Explained: As north India shivers, here are the factors that led to severe cold this winter
New Delhi, Dec 31: Winter tightened its icy grip across large parts of north India, particularly the national capital where the maximum temperature dipped to 3.7 degrees Celsius making Tuesday the city's coldest recorded December day since 1901.
With an early start to the cold conditions and a frequent drop in the temperatures, the people of Delhi have seen it all in the month of December itself. It should also be noted that December, usually, is not a peak winter month for Delhi.
So what are the factors?
Delhi has been experiencing a cold spell for 16 days now, which has been the highest since 1997. And it is very rare that the national capital sees temperature below 3 degrees during the month of December.
IMD officials have said that December 30 is that coldest recorded December day in Delhi since 1901.
Cold day and cold wave condition
This time, the residents of Delhi have been witnessing Cold day and cold wave conditions at the same time making both days and nights extremely cold. Usually, they rarely go hand in hand.
According to Kuldeep Srivastava, head of IMD's regional weather forecasting centre, Western disturbances in early and mid-December might be the reason that would have led to heavy snowfall in hilly areas and north of Delhi and also frigid winds have been blowing in from there.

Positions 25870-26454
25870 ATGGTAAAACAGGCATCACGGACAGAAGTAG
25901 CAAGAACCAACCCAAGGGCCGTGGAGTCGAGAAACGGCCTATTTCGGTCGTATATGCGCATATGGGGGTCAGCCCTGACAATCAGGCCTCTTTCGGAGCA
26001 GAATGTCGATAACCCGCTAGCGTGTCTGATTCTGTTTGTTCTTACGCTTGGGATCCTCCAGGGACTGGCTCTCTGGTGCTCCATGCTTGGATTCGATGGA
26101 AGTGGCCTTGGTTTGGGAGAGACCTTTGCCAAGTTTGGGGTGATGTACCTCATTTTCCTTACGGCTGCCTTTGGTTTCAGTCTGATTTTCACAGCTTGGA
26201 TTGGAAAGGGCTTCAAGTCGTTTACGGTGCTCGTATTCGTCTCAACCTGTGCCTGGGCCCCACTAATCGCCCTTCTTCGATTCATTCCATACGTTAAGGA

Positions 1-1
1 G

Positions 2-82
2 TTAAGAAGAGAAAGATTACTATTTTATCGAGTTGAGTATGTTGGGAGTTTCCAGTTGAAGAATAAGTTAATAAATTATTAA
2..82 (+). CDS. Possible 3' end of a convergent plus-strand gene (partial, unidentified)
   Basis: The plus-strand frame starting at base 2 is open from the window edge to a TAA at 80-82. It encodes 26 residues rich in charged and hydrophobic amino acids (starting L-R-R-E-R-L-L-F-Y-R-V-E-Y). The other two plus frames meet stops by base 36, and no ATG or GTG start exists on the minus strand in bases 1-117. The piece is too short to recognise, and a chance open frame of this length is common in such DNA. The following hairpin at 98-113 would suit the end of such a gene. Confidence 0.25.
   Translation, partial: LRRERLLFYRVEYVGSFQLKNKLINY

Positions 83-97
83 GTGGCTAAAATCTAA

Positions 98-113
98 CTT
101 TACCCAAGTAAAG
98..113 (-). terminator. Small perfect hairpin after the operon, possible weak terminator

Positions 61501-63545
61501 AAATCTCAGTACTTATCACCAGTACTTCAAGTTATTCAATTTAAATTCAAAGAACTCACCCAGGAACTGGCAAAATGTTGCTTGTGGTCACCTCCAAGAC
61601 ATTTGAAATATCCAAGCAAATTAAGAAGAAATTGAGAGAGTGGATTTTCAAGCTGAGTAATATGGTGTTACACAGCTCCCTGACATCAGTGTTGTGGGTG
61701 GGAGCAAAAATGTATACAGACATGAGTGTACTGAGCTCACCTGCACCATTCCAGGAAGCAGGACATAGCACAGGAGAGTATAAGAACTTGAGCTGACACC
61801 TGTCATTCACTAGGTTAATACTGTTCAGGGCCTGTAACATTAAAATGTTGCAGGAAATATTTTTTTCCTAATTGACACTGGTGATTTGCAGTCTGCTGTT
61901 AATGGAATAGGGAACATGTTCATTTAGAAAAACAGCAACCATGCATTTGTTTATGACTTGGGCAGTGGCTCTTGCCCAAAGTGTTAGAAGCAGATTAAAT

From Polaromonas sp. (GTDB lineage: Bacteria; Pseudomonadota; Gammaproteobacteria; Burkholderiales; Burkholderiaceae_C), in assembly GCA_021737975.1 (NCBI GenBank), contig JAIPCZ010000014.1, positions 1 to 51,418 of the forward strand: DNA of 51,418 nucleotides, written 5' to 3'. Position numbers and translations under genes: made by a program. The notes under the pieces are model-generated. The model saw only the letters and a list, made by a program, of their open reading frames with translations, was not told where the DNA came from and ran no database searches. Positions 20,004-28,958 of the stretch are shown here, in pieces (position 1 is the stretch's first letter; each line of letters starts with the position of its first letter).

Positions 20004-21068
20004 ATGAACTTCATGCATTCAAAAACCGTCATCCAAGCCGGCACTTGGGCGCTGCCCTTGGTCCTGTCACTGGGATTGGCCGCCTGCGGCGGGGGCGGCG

Another western disturbance could have changed the wind direction away from Delhi, but an absence of such a weather system for 10-12 days aided the conditions for a harsh winter.
Mahesh Palawat of Skymet Weather, a private forecaster also said that this time the region has witnessed a long gap of 10-12 days between western disturbances. Usually, there's only a gap of 3-4 days in two WDs, and as a result, the wind direction keeps on changing. This time, the cold winds continued unabated from north-northwest for over 10 days in absence of a strong western disturbance.
Meteorologists explain that pollution particles that serve as a surface for the condensation might be one of the reasons. The air quality index in Delhi was 421 in the severe category. Since air pollution accentuates fog which in turn plays a role in reducing day temperatures because fog blocks sunlight.
Extreme climates becoming more frequent might be another reason that has resulted in an unusual cold December this year.
The frequency and intensity of both heatwaves and cold waves have increased over the last several years, and are predicted to increase further.
Scientists say climate change is bringing in greater uncertainty in weather patterns, making them more difficult to predict.